By Barry Reszel
Often, musical theatre is the perfect escape from the realities of a seemingly increasingly difficult world. And Paramount Theatre’s impeccable production of Chicago favorite Million Dollar Quartet is mostly that. But there’s a moment at the end of Act One in this embellished, one-day-in-the-life biography of rock ‘n’ roll record producer Sam Phillips, during which anyone paying attention to the currently fraught international landscape has to gasp.
Elvis Presley, Johnny Cash, Jerry Lee Lewis and Carl Perkins sing, “We ain’t gonna study war no more. We ain’t gonna study war no more. We ain’t gonna study war no more…” The Negro spiritual dating to the Civil War, often called “Down By the Riverside,” rings through Aurora’s magnificent historical edifice, seemingly imploring the immensely flawed world leadership who threaten any hope for peace.
Hauntingly. “We ain’t gonna study war no more, Kim Jong-un.”
In perfect harmony. “We ain’t gonna study war no more, Donald Trump.”
Part dirge. “We ain’t gonna study war no more, ISIS or ISIL or whatever the hell we’re supposed to call you now.”
Part hootenanny. “We ain’t gonna study war no more, you assholes in the KKK, you neo-Nazis, you white supremacists.”
The only thing that would make the moment more poignant would be to mash that song into Dino Valenti‘s “Get Together,” with the Million Dollar Quartet intoning:
“Come on people now
Smile on each other
Everybody get together
Try to love one another
But adding that folk song made popular by the Youngbloods in 1967 would be an anachronistic touch to this “based on the true story” of the day in 1956 when the rock ‘n’ roll Mt. Rushmore payed homage to their sculptor at his Memphis-based Sun Records studio.
The part concert, part biopic includes more than 20 early rock, folk and country hits sung by America’s fab four. It was created by Floyd Mutrux and Colin Escott, premiered in Florida (2006) and enjoyed a successful Broadway run (2010-11) that included a Best Musical Tony nom. But arguably, the show’s greatest success was enjoyed in Chicago, where its 2008 Goodman opening transferred to the Apollo theatre and stayed until January 2016, closing after nearly 3,000 performances.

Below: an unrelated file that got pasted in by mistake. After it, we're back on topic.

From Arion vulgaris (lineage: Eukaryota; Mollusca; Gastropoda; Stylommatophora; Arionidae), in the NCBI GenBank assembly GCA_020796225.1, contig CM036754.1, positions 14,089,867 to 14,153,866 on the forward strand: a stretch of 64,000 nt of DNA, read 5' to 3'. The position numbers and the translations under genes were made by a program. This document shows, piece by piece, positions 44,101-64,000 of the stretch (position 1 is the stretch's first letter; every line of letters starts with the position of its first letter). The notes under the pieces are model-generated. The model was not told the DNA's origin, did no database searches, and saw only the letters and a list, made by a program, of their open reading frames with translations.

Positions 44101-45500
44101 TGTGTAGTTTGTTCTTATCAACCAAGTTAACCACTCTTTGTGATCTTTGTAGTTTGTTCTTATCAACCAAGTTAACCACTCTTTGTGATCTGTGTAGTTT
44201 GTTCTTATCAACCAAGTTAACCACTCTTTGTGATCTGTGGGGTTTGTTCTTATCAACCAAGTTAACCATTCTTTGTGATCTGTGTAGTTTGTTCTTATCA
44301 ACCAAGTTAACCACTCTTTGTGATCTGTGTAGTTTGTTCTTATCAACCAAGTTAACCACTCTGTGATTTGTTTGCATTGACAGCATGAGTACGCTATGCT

Back at the Paramount on a much larger stage, Kevin Depinet‘s lush unit set features a cutaway to the interior of Sun Records beneath a massive Memphis water tower, a lightpost and giant Gibson guitar facsimile. It’s all beautifully lit by Jesse Klug, who saves a magnificent lighting surprise for the show’s encores.
The plot focuses on December 4, 1956, when Presley (with girlfriend Dyanne), Perkins, Cash and Lewis all happened to be in attendance at Phillips’ studio. The event was captured by a famous photograph, and Phillips is credited with coining the title moniker to represent the four men’s whose careers he launched. Business is mixed with the pleasure of the evening’s jam session, and while the talented musicians are the stuff of this terrific musical, it’s clear this is really Phillips’ story. (A full history and plot summary may be read here.)
Gorgeous precision in the music is credited to Musical Director Kory Danielson and features a dynamic duo of onstage musicians: Zach Lentino on bass (playing Perkin’s brother Jay), and Scott Simon on percussion (Fluke). Together with Danielson, Director Jim Corti guides this production with his typical tender, loving care. With both master musicianship and necessarily superior acting/impressionism, the quartet members effectively sell their representations of American legends. Perkins’ “Who do You Love?” (Adam Wesley Brown) Cash’s “Folsom Prison Blues” (Bill Scott Sheets), Presley’s “Hound Dog” (Kavan Hashemian) and Lewis’ “Great Balls of Fire” (Gavin Rohrer), the most well-known hits in a chock-full songbook, are part of the American musical canon. Merely singing them well is not good enough; these men must become their alter egos. Sufice it to say they do so with great aplomb.
Among the four, Rohrer as Lewis is given the most to work with. He’s a show in and of himself, playing the piano with multiple body parts from angles that could make a gymnast blush. He is a truly gifted performer.
Among the singers, the immensely talented Courtney Mack is a knockout as Elvis’ girlfriend who fits in well with this group of elite men. The sultry “Fever” and rhythm and blues standard “I Hear You Knockin'” are all her own, and her delivery puts Mack front and center on casting agents’ lists of future leading ladies.
Finally, Nicholas Harazin as Phillips is every bit the fine actor his impressive resume suggests. With his musical contribution as strictly a backup singer (perhaps an aside ballad would be an appropriate addition) he is the constant reminder that relationships are the key to good business and that none of the success of this Million Dollar Quartet’s members would have come without him.
As the first production in Paramount’s seventh Broadway season, Million Dollar Quartet thoroughly entertains. It offers a sorely needed “Whole Lotta Shakin’ Goin’ On” escape from 2017 to a memorable day in 1956. But at its best, it also reminds patrons of the constant need for some soul searching best achieved down by the riverside.
Paramount Theatre presents “Million Dollar Quartet” through October 29 at 23 East Galena Blvd., Aurora. More information and tickets are available here. Photos by Liz Lauren.